He prohibited the Christians from the Markets and from the Judicial Seats and from Sharing in Greek Education. Resistance of Basil the Great, Gregory the Theologian, and Apolinarius to this Decree. They rapidly translate the Scripture into Greek Modes of Expression. Apolinarius and Gregory Nazianzen do this more than Basil, the one in a Rhetorical Vein, the other in Epic Style and in Imitation of every Poet.
Of the Statue of Christ in Paneas which Julian overthrew and made Valueless; he erected his own Statue; this was overthrown by a Thunder-Bolt and destroyed. Fountain of Emmaus in which Christ washed his Feet. Concerning the Tree Persis, which worshiped Christ in Egypt, and the Wonders wrought through it.
From Aversion to the Christians, Julian granted Permission to the Jews to rebuild the Temple at Jerusalem; in every Endeavor to put their Hands to the Work, Fire sprang upward and killed Many. About the Sign of the Cross which appeared on the Clothing of those who had exerted themselves in this Work.
He perished under Divine Wrath. Visions of the Emperor's Death seen by Various Individuals. Reply of the Carpenter's Son; Julian tossed his Blood aloft to Christ. Calamities which Julian entailed upon the Romans.
Councils of Sicily and of Tyana. The Synod which was expected to be held in Cilicia is dissolved by Valens. The Persecution at that Time. Athanasius the Great flees again, and is in Concealment; by the Letter of Valens he reappears, and governs the Churches in Egypt.
Death of the Great Athanasius; the Elevation of Lucius, who was Arian-Minded, to the See; the Numerous Calamities he brought upon the Churches in Egypt; Peter, who served after Athanasius, passed over to Rome.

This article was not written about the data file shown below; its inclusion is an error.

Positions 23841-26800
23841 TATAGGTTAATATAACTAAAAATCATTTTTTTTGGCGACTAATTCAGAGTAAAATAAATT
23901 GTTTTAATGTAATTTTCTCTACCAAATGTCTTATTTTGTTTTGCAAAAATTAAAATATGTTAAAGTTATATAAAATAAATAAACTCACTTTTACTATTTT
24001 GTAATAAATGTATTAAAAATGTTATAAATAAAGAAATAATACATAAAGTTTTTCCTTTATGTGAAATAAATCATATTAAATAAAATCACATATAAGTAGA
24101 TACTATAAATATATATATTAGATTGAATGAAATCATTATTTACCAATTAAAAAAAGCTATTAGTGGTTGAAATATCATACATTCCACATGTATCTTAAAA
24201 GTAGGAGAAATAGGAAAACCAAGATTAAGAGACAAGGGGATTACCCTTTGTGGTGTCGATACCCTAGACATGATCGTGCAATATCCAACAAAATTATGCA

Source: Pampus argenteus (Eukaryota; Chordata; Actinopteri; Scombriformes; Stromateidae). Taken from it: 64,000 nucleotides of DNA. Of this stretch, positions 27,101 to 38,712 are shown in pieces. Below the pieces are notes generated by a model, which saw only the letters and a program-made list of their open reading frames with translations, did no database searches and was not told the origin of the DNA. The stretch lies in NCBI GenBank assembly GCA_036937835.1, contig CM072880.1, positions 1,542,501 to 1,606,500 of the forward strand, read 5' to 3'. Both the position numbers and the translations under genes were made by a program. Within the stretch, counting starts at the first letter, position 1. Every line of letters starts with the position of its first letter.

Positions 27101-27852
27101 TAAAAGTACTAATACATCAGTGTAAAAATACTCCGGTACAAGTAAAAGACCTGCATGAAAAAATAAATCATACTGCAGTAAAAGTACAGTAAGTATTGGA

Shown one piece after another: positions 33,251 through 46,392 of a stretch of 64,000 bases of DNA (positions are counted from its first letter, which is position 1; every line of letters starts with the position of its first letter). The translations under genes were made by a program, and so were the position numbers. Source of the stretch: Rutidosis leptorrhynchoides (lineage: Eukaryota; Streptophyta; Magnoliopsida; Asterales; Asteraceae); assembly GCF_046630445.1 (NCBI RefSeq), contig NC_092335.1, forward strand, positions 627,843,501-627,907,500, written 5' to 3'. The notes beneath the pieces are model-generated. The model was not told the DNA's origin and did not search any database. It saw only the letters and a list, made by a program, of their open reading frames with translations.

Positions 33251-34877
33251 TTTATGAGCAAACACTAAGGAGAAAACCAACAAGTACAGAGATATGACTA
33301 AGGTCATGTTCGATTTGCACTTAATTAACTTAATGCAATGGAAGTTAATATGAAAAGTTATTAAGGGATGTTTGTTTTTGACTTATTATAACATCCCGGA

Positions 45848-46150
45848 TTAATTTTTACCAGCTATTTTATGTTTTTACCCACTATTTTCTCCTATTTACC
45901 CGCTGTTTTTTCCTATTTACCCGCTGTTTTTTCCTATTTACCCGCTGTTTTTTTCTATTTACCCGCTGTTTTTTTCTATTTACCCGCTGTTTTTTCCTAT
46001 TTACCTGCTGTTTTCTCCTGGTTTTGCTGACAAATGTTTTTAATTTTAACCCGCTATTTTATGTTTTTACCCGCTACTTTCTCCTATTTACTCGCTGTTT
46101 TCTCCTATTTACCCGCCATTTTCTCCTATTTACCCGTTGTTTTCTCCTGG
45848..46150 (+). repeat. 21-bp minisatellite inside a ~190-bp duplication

Death of Liberius, Bishop of Rome. He is succeeded by Damasus and Syricius. Orthodox Doctrines prevail Everywhere throughout the West, except at Milan, where Auxentius is the High-Priest. Synod held at Rome, by which Auxentius is deposed; the Definition which it sent by Letter.
Account Given, by Gregory the Theologian, of Apolinarius and Eunomius, in a Letter to Nectarius. Their Heresy was distinguished by the Philosophy of the Monks who were then Living, for the Heresy of these two held Nearly the Entire East.
Monks of Edessa: Julianus, Ephraim Syrus, Barus, and Eulogius; Further, the Monks of Cœle-Syria: Valentinus, Theodore, Merosas, Bassus, Bassonius; and the Holy Men of Galatia and Cappadocia, and Elsewhere; why those Saints until recently were Long-Lived.
Expedition against the Sarmatians; Death of Valentinian in Rome; Valentinian the Younger proclaimed; Persecution of the Priests; Oration of the Philosopher Themistius, on account of which Valens was disposed to treat those who differed from him more Humanely.
Concerning the Barbarians beyond the Danube, who were driven out by the Huns, and advanced to the Romans, and their Conversion to Christianity; Ulphilas and Athanarichus; Occurrences between them; whence the Goths received Arianism.
Concerning Mania, the Phylarch of the Saracens. When the Treaty with the Romans was dissolved, Moses, their Bishop, who had been ordained by the Christians, renewed it. Narrative concerning the Ishmaelites and the Saracens, and their Goods; and how they began to be Christianized through Zocomus, Their Phylarch.
Project of Theodosius to unify all the Heresies. The Propositions made by Agelius and Sisinius, the Novatians. At another Synod, the Emperor received those only who represent Consubstantiality; those who held a different View he ejected from the Churches.
Birth of Honorius. Theodosius leaves Arcadius at Constantinople, and proceeds to Italy. Succession of the Novatian and other Patriarchs. Audacity of the Arians. Theodosius, after destroying the Tyrant, celebrates a Magnificent Triumph in Rome.
Banishment of Eunomius by Theodosius the Great. Theophronius, his Successor; of Eutychus, and of Dorotheus, and their Heresies; of those called Psathyrians; Division of the Arians into Different Parties; those in Constantinople were more Limited.
Rapid Promotion of John to the Bishopric, and more Vehement Grappling with its Affairs. He re-establishes Discipline in the Churches everywhere. By sending an Embassy to Rome, he abolished the Hostility to Flavian.